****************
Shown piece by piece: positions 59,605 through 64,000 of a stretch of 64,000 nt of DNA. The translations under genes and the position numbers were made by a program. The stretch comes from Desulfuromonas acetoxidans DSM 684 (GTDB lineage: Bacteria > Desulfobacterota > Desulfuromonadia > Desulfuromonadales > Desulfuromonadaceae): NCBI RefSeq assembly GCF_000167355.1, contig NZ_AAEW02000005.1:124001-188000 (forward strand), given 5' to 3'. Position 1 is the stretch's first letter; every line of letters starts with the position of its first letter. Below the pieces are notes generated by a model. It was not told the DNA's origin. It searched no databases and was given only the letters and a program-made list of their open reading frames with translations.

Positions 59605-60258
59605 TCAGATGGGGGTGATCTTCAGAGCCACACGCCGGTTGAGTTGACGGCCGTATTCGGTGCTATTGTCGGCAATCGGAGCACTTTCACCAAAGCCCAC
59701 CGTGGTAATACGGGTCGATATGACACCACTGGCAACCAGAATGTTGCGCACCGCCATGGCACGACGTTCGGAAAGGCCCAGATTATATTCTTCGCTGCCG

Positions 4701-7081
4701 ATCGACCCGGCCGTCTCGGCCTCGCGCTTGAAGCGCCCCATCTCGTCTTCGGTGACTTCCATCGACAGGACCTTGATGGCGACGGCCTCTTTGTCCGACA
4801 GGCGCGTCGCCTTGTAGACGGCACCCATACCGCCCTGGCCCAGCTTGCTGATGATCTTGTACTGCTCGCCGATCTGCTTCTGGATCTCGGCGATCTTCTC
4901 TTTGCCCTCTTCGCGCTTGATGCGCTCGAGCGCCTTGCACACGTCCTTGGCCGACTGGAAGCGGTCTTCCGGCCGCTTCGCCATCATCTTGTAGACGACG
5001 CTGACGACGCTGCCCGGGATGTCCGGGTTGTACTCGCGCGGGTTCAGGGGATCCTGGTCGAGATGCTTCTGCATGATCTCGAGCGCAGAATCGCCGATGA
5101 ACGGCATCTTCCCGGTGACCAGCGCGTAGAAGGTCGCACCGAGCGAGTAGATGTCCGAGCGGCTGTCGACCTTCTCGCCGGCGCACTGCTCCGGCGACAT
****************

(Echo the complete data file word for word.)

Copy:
Shown piece by piece: positions 59,605 through 64,000 of a stretch of 64,000 nt of DNA. The translations under genes and the position numbers were made by a program. The stretch comes from Desulfuromonas acetoxidans DSM 684 (GTDB lineage: Bacteria > Desulfobacterota > Desulfuromonadia > Desulfuromonadales > Desulfuromonadaceae): NCBI RefSeq assembly GCF_000167355.1, contig NZ_AAEW02000005.1:124001-188000 (forward strand), given 5' to 3'. Position 1 is the stretch's first letter; every line of letters starts with the position of its first letter. Below the pieces are notes generated by a model. It was not told the DNA's origin. It searched no databases and was given only the letters and a program-made list of their open reading frames with translations.

Positions 59605-60258
59605 TCAGATGGGGGTGATCTTCAGAGCCACACGCCGGTTGAGTTGACGGCCGTATTCGGTGCTATTGTCGGCAATCGGAGCACTTTCACCAAAGCCCAC
59701 CGTGGTAATACGGGTCGATATGACACCACTGGCAACCAGAATGTTGCGCACCGCCATGGCACGACGTTCGGAAAGGCCCAGATTATATTCTTCGCTGCCG

Positions 4701-7081
4701 ATCGACCCGGCCGTCTCGGCCTCGCGCTTGAAGCGCCCCATCTCGTCTTCGGTGACTTCCATCGACAGGACCTTGATGGCGACGGCCTCTTTGTCCGACA
4801 GGCGCGTCGCCTTGTAGACGGCACCCATACCGCCCTGGCCCAGCTTGCTGATGATCTTGTACTGCTCGCCGATCTGCTTCTGGATCTCGGCGATCTTCTC
4901 TTTGCCCTCTTCGCGCTTGATGCGCTCGAGCGCCTTGCACACGTCCTTGGCCGACTGGAAGCGGTCTTCCGGCCGCTTCGCCATCATCTTGTAGACGACG
5001 CTGACGACGCTGCCCGGGATGTCCGGGTTGTACTCGCGCGGGTTCAGGGGATCCTGGTCGAGATGCTTCTGCATGATCTCGAGCGCAGAATCGCCGATGA
5101 ACGGCATCTTCCCGGTGACCAGCGCGTAGAAGGTCGCACCGAGCGAGTAGATGTCCGAGCGGCTGTCGACCTTCTCGCCGGCGCACTGCTCCGGCGACAT